As the only unbeaten team, Spain won the 1999 World Youth Championship in Nigeria. In the final in Lagos, they gave Japan no chance and took a FIFA title for the first time in their history.

If a world championship is supposed to be representative of the world, the final four of this tournament could hardly have fitted the bill more suitably: one team from South America, one from Asia, one from Africa and one from Europe. Analysts may maintain that this reflected an even spread of strength across the continents... but others would say, quite simply, that these were the four best teams in the competition.

Spain met Mali in Kaduna and, despite an early lead, were obliged to survive a second half onslaught that saw the Africans come so close to taking the match to extra time. Instead of getting the equaliser, it was Xavi who claimed a third goal in the closing stages of the game to put the issue beyond doubt. But despite Mali almost causing another upset, the young Spaniards impressed with their ability to weather the storm.

In Lagos, Japan provided a performance that was, perhaps, the revelation of the entire tournament. In the first half they produced a display of sublime passing football, moving the ball around with exquisite poise and confidence, a class ahead of their South American opponents. Two goals up at half-time, the Asians then came under the cosh from a Uruguayan backlash that demanded the ultimate of a team generally regarded in the past to lack substance - but despite conceding one goal, the Japanese stood firm to merit a notable victory and to claim the first FIFA final place ever for a team from their country.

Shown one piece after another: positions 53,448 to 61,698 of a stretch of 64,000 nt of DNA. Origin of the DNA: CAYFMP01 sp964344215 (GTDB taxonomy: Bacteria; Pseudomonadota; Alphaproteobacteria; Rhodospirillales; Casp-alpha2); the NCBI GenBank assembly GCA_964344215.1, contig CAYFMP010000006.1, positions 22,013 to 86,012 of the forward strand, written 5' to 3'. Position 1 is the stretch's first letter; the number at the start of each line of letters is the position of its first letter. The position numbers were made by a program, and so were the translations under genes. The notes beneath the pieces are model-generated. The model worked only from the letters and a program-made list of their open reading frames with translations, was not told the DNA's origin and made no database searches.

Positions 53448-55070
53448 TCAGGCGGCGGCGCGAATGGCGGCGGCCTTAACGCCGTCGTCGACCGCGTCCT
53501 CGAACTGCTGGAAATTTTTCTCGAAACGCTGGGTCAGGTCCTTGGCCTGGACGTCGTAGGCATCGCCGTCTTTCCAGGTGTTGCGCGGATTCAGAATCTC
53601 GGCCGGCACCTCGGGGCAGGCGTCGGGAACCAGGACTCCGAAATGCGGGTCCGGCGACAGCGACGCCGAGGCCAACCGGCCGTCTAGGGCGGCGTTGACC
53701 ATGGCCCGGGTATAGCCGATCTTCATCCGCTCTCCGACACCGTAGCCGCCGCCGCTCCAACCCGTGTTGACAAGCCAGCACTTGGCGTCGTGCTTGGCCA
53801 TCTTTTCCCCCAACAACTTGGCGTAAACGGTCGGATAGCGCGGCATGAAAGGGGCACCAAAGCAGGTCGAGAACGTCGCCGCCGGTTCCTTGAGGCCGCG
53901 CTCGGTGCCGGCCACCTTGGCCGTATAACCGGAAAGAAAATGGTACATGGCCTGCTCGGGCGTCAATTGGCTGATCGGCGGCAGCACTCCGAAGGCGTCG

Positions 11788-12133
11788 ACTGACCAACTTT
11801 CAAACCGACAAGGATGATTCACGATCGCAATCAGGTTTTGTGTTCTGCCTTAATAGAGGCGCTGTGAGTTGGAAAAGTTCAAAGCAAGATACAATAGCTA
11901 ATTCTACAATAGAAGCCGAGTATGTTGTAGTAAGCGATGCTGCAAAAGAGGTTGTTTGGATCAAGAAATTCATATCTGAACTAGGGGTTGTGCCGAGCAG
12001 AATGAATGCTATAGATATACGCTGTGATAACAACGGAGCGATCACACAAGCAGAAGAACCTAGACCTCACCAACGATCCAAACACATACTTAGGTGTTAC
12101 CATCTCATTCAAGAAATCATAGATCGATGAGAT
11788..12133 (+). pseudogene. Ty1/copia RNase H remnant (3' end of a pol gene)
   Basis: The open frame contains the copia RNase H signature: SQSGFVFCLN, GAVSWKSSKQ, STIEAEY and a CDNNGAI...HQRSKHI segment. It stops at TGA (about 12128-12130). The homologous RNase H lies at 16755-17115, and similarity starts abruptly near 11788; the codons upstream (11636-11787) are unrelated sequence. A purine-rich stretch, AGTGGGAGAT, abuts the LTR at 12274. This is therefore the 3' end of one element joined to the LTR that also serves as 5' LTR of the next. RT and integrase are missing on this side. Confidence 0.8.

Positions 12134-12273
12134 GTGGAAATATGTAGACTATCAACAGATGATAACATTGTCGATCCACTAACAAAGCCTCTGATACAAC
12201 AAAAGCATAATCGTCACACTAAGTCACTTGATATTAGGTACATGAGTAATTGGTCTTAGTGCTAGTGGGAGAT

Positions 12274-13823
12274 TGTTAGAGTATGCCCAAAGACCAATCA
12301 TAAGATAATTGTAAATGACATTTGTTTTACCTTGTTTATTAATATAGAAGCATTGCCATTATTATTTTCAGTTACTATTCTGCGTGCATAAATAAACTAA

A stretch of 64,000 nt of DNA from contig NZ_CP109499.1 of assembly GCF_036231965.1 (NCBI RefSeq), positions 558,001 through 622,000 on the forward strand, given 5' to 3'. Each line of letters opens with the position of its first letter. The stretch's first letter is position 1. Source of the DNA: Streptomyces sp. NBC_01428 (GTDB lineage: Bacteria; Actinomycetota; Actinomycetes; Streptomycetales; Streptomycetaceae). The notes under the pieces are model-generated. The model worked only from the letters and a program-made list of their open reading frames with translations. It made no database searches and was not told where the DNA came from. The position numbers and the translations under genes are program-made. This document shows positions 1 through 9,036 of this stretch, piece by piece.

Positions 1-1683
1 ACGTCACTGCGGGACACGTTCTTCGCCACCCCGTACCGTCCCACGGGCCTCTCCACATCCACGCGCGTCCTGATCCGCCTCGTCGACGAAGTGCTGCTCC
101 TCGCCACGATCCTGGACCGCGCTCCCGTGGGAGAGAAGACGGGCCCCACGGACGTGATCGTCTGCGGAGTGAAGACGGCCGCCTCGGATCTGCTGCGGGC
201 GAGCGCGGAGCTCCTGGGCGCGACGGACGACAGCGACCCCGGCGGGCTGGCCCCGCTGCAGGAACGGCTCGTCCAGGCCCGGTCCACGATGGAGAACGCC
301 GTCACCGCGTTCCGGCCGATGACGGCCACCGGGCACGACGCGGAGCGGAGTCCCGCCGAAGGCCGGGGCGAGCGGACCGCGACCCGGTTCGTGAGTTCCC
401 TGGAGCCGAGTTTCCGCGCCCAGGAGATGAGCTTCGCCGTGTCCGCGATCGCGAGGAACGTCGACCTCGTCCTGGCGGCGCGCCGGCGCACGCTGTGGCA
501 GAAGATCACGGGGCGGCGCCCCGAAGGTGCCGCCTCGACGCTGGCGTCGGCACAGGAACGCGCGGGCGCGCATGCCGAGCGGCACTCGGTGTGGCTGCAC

Best balanced team
Mali took on Uruguay for the bronze medal and their composure prevailed, playmaker Seydou Keita demonstrating not for the first time why he was subsequently to be elected best player of the championship with a free-kick goal that settled the game in the first half. It was Mali's greatest achievement ever on the world stage.

Deprived of their captain and midfield organiser, Shinji Ono, suspended after a second yellow card in the semi-final, Japan started like a ship without a rudder and found themselves a goal down after only six minutes of the final, Barkero pouncing to punish a hesitant Japanese defence. When Pablo added a second barely a quarter of an hour later, the game was effectively beyond Japan's reach. Pablo's second goal (which took him to the top of the goalscorer standings) and a second half strike from Gabri was a brutal reflection of the difference between the two teams, the Spaniards' European league expertise taking its toll on the less worldly, if no less gifted Japanese.

So Spain, for decades in the group of the world's elite football nations, claimed their first-ever FIFA title, the 20 year-olds emulating the Olympic team of 1992. Of the 24 teams on display in Nigeria, this was certainly the most accomplished, the best balanced, and ultimately the most effective.

Africans impress
The strengths of the Spanish side had become clear right from the start, when they left Brazil behind them and took top spot in Group F unchallenged. Also impressive were above all the Africans, doubtless favoured somewhat by the climatic conditions. With the exception of Zambia, who never seemed likely contenders for a place in the second round, they all got through. In Lagos, hosts Nigeria disappointed with nothing better than a victory over Germany, a draw in the first game against Costa Rica and defeat against Paraguay, the group A winners. Germany did beat Paraguay, by a surprising margin of 4:0, but that was not enough to get them into the last sixteen.

Argentina squeeze through